4. The Almighty Budget
You’ve just finished production on your short and my-oh-my look at how much smaller that budget ended up being than you originally imagined! Getting your film made, the story effectively told with as low a budget as possible provides obvious benefits. As if you need to read anything about its virtues. But that idea extends deeper than you might expect. As part of a thought-piece on the Raindance website on what “talent” really is, Elliot Grove has this to say as his most important takeaway: “The film industry is obsessed with money. It is a business after all. If you want to impress the movie-business moguls, all you really need to do is understand exactly what the realistic income is for your movie. Then make it for less than that. You will be deemed to have talent.” In the end, while you want the film to impress viewers, you want your budgeting skills to impress executives. Your hours of practice and refining of skills proves to those executives that you’re worth taking a chance on, and that you know how to make a picture that doesn’t risk money.
5. Online Marketing
Impressions. Ultimately, you want your film to be a launching pad for audiences and executives alike to give you the support to make more films. That’s what it’s all about: how are you going to get your film seen when you’re a budding filmmaker, with a low budget, and fewer reliable contacts than your more established peers? A short can be easily put on YouTube, easily posted as a status on Facebook, tweeted on Twitter, or embedded in an article on an indie-film website. You’ll be submitting your short to the same festivals where feature-lengths are, but you have the advantage. You can go viral. A short can provide the break or breakthrough you need to launch your career.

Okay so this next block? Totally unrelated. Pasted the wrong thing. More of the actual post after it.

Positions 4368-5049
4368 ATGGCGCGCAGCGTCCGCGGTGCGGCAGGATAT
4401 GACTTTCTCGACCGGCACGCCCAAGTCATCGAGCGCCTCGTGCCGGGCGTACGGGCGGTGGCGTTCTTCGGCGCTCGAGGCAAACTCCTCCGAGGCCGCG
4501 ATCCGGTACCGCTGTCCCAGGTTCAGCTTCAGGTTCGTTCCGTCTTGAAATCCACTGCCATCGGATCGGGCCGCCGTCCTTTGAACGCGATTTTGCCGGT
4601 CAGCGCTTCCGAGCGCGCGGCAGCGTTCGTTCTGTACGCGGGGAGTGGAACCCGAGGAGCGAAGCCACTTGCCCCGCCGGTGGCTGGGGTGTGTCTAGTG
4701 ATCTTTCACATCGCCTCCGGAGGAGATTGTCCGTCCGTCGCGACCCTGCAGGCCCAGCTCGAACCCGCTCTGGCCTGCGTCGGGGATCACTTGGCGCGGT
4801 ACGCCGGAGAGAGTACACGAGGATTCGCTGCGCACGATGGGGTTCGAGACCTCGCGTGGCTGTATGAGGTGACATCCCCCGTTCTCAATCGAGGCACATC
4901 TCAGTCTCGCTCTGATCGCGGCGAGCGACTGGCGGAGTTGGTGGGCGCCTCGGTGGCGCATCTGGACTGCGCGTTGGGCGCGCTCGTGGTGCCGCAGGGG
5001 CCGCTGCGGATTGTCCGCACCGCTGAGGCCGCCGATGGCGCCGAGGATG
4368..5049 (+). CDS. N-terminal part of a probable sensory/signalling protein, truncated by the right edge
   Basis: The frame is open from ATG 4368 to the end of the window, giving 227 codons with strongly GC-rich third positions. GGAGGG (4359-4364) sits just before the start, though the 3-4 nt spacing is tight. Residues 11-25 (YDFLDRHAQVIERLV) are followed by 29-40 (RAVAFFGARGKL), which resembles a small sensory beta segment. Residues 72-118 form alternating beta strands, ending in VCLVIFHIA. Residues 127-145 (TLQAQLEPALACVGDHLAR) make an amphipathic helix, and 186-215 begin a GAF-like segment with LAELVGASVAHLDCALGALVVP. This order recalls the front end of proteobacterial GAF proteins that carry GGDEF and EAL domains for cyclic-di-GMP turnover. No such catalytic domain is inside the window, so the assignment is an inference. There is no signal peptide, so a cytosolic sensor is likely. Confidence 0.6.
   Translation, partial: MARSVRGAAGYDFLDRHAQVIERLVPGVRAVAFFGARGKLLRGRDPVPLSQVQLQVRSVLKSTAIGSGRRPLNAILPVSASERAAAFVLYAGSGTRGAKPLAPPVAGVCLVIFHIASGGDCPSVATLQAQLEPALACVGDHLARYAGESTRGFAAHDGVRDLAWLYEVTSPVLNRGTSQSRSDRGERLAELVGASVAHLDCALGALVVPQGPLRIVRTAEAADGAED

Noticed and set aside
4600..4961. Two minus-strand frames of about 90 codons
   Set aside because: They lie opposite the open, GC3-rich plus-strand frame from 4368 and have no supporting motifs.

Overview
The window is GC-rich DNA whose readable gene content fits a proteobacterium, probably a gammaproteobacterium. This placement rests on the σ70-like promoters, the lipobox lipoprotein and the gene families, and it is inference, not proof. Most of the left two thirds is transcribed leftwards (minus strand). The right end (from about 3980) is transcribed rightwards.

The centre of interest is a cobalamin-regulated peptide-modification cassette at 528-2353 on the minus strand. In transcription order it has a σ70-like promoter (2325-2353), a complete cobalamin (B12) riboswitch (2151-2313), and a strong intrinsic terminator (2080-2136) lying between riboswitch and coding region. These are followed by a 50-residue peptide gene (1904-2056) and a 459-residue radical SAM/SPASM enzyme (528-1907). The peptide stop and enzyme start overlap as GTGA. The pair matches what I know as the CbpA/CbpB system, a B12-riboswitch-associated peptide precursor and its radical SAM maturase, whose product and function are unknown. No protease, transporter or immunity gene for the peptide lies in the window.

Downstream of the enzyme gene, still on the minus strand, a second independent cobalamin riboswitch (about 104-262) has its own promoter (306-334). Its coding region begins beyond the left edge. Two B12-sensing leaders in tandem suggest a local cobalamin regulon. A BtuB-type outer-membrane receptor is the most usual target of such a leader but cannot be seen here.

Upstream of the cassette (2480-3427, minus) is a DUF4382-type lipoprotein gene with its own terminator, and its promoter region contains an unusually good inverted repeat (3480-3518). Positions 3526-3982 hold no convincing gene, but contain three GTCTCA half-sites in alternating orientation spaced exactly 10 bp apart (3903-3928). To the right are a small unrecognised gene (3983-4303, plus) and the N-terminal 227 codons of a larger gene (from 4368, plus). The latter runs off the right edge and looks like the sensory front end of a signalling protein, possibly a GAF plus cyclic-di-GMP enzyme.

6. The Untapped Market
Going viral is even more likely in this digital age than it ever was before. Much has been written about our shortened attention spans. Many theatre shows are almost three hours, and movie tickets are expensive. I fully believe there is a budding market out there for short films in the popular marketplace, because shorts allow an audience to see a greater variety of interesting work. Check out the lineup of “Best UK Shorts” nominated at the 2012 Raindance Film Festival – Achele, Bird, For Elsie, Mapmaker, A Thousand Empty Glasses, and eventual winner The Pub. Six films that, compiled together, provide the running time of one feature film. Six wildly different, innovative, high quality, stunning films that wouldn’t work nearly as well if each had been a feature length.
Imagine your short in that lineup — seen by audiences, industry critics, the press, and executives alike. You did it for less money, with more creative freedom and attention to detail, that you can easily market on the internet.
Even better, getting your short screened at Raindance allows you to qualify for the Best Short(Animated or Live Action) Oscar. As if you needed any extra incentive. As Elliot says: “Stop reading this right now, and go write, shoot or direct your short, feature of documentary. Power through. Then do it again.”